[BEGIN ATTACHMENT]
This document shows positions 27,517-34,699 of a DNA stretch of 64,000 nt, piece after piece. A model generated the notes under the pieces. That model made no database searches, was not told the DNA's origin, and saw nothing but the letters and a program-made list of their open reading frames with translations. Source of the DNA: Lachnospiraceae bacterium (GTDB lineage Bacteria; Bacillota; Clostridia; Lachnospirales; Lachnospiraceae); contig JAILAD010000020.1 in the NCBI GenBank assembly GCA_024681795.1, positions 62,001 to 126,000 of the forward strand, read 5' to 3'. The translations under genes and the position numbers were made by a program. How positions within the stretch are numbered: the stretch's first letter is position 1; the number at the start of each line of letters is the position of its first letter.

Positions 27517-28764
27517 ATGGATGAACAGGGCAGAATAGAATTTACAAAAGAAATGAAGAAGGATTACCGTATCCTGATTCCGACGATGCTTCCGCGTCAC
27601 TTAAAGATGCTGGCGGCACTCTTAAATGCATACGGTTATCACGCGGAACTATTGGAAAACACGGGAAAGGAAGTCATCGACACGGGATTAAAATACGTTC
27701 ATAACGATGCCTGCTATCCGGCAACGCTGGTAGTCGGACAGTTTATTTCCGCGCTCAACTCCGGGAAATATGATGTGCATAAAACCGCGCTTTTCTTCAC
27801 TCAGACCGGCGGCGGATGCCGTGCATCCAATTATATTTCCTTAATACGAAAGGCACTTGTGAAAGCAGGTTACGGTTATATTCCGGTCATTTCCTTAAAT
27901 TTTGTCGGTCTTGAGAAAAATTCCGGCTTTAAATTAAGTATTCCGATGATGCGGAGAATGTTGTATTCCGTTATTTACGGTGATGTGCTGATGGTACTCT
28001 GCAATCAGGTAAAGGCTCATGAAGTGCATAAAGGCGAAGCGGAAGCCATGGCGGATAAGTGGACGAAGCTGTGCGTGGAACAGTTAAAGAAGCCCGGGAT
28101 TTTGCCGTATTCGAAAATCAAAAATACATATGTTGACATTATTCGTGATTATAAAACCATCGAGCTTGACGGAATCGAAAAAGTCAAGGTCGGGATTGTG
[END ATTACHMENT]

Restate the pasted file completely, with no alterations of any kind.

This document shows positions 27,517-34,699 of a DNA stretch of 64,000 nt, piece after piece. A model generated the notes under the pieces. That model made no database searches, was not told the DNA's origin, and saw nothing but the letters and a program-made list of their open reading frames with translations. Source of the DNA: Lachnospiraceae bacterium (GTDB lineage Bacteria; Bacillota; Clostridia; Lachnospirales; Lachnospiraceae); contig JAILAD010000020.1 in the NCBI GenBank assembly GCA_024681795.1, positions 62,001 to 126,000 of the forward strand, read 5' to 3'. The translations under genes and the position numbers were made by a program. How positions within the stretch are numbered: the stretch's first letter is position 1; the number at the start of each line of letters is the position of its first letter.

Positions 27517-28764
27517 ATGGATGAACAGGGCAGAATAGAATTTACAAAAGAAATGAAGAAGGATTACCGTATCCTGATTCCGACGATGCTTCCGCGTCAC
27601 TTAAAGATGCTGGCGGCACTCTTAAATGCATACGGTTATCACGCGGAACTATTGGAAAACACGGGAAAGGAAGTCATCGACACGGGATTAAAATACGTTC
27701 ATAACGATGCCTGCTATCCGGCAACGCTGGTAGTCGGACAGTTTATTTCCGCGCTCAACTCCGGGAAATATGATGTGCATAAAACCGCGCTTTTCTTCAC
27801 TCAGACCGGCGGCGGATGCCGTGCATCCAATTATATTTCCTTAATACGAAAGGCACTTGTGAAAGCAGGTTACGGTTATATTCCGGTCATTTCCTTAAAT
27901 TTTGTCGGTCTTGAGAAAAATTCCGGCTTTAAATTAAGTATTCCGATGATGCGGAGAATGTTGTATTCCGTTATTTACGGTGATGTGCTGATGGTACTCT
28001 GCAATCAGGTAAAGGCTCATGAAGTGCATAAAGGCGAAGCGGAAGCCATGGCGGATAAGTGGACGAAGCTGTGCGTGGAACAGTTAAAGAAGCCCGGGAT
28101 TTTGCCGTATTCGAAAATCAAAAATACATATGTTGACATTATTCGTGATTATAAAACCATCGAGCTTGACGGAATCGAAAAAGTCAAGGTCGGGATTGTG